Coronavirus Diaries is a series of dispatches exploring how the coronavirus is affecting people’s lives. This as-told-to essay is based on a conversation with An Luu, a 21-year-old senior at Rice University in Houston, who got a false positive due to a COVID-19 test glitch earlier this month. Luu was one of many Rice students whose positive (later discovered to be false positive) test results caused the university to move classes online. Ninety-five percent of the student population of Rice is vaccinated, including Luu. Slate reached out to Rice University’s Crisis Management Team for comment on Luu’s experience. They pointed us to the statement the university issued about the false positives earlier this week. This piece has been transcribed, condensed, and edited for clarity by Julia Craven.
I took the test last Wednesday, during the first week of orientation for new students. I had come back to campus two weeks before school started, with all of the upperclassmen selected to serve as advisers. We’re put through training so we can help new students prepare for student life here. The following week, new students arrive and have orientation week, or O-week for short.
During O-week, we all had sore throats and we were all tired. We’re constantly helping and cheering on the new students. We were already very stressed out and were trying to give all these students the best possible experience. We’d heard that around 15 people tested positive in one of the residential colleges. They were just rumors at the time.
Once that happened, we were really worried. The coordinators of our residential college stated that we all had to get a COVID test. We scheduled it and I went with the group of new students that I was taking care of. We all went and got the COVID test together, didn’t think anything of it, and went back to our residential college. Then, around 7 p.m. on Thursday, I got a call from the university Crisis Management Team stating that I tested positive. I was really shocked because I followed all of Rice’s guidelines. I was wearing a mask indoors and limiting contact.
I tested positive for COVID last summer. So, when I heard I got COVID twice, I was just really scared. Also, O-week is one of the most significant experiences for new students and I couldn’t be there. I couldn’t be fully present for my students. And I just broke down because it was very stressful.
That same night, I was told to move out of my dorm and I was placed in the housing available for visiting professors. They told me to pack bedding and clothes. I brought one suitcase and a small backpack. I packed as much as I could. And I was very cautious. I waited until 9 o’clock at night to walk over because, if I had COVID, I didn’t want to give it to anybody.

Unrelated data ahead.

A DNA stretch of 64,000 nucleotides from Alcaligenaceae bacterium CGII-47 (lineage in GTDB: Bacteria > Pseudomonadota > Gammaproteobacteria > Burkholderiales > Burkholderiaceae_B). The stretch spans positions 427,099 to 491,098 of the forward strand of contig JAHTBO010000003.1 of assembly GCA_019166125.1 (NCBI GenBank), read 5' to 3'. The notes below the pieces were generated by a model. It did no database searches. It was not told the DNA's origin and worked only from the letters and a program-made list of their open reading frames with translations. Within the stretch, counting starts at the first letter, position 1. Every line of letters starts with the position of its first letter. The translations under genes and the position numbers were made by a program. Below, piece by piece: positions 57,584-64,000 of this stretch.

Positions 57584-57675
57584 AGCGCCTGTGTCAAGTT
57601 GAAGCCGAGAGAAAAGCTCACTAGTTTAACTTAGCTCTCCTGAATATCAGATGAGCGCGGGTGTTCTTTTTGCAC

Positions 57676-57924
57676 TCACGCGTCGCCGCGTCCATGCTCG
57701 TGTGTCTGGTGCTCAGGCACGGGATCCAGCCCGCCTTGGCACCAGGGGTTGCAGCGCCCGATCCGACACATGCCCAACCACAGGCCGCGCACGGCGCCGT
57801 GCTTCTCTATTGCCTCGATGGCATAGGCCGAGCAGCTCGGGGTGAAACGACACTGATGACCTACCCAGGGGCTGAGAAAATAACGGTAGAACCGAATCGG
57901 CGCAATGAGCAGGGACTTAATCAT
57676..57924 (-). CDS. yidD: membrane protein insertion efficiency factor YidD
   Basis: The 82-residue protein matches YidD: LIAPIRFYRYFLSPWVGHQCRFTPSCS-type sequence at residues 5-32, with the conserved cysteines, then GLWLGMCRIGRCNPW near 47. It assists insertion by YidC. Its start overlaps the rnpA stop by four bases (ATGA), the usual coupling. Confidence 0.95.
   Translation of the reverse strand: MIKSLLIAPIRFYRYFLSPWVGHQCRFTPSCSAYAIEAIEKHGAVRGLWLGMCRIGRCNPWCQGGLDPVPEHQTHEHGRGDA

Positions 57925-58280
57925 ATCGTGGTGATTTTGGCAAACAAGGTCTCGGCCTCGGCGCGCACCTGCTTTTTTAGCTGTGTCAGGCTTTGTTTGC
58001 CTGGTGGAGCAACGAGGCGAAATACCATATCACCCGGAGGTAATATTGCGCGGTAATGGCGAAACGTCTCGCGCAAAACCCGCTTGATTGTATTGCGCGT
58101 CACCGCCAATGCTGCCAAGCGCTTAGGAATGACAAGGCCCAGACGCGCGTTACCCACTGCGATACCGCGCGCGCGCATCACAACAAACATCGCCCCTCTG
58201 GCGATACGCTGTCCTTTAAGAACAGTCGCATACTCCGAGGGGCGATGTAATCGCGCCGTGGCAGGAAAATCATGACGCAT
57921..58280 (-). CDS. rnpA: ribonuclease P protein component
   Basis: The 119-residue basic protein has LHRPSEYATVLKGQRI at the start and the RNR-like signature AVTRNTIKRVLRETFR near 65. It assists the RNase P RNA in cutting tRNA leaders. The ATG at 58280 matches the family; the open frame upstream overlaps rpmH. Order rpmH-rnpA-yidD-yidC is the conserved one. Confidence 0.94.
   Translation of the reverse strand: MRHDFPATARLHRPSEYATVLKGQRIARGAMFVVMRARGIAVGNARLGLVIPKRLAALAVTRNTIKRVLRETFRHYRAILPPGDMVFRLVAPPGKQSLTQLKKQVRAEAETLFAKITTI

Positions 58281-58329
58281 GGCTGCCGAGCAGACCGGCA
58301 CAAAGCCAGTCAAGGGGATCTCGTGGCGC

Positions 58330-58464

I was rooming with another person that had a false positive as well. We had no symptoms whatsoever. We were really wary of each other. We both wore masks all the time and there was no divided area. And I was fortunate to have just one roommate.
I got an email later that night stating that all asymptomatic positives were being retested on Friday morning. So, I went and took Rice’s LAMP test the next day, which is saliva based, and I tested negative. But they wanted to confirm, so they sent me to a Methodist Hospital testing provider for a PCR test on Saturday. There were only two nurses on call when I went. There was a very long line and I waited for at least two hours to get a COVID test. I was exhausted and weary from all the testing. I didn’t even want to see if I actually got COVID or not. But the test came back negative.
After that, Rice’s Crisis Management Team told me that I was free to move back into my residential college. I was angry once I found out that it was a false positive. I was mad that I missed out on O-week. I felt like I missed something that I applied for, basically a job, something that I had training for and I wasn’t able to use any of it for the new students during orientation week. That was really upsetting. I really wanted to help my new students. But I missed everything. And it’s like an experience for yourself too.
But I was also relieved that it was a false positive and happy that I got to see my new students and friends again. It’s totally understandable that mistakes happen. But at the same time, it sucks.
Unfortunately for me, my experience with crisis management was worse than others. I got that call stating that I had to move from my residential college with no in-depth instructions from anybody whatsoever. They told me to submit a health reporting form, which I did. I was isolated in my room. They said the food was going to be delivered to me. Food was not delivered to me. I had to ask my friends to bring me food. I was really worried because I felt like there wasn’t going to be anybody to help me out.
I was just left in the dark, stuck with COVID, supposedly.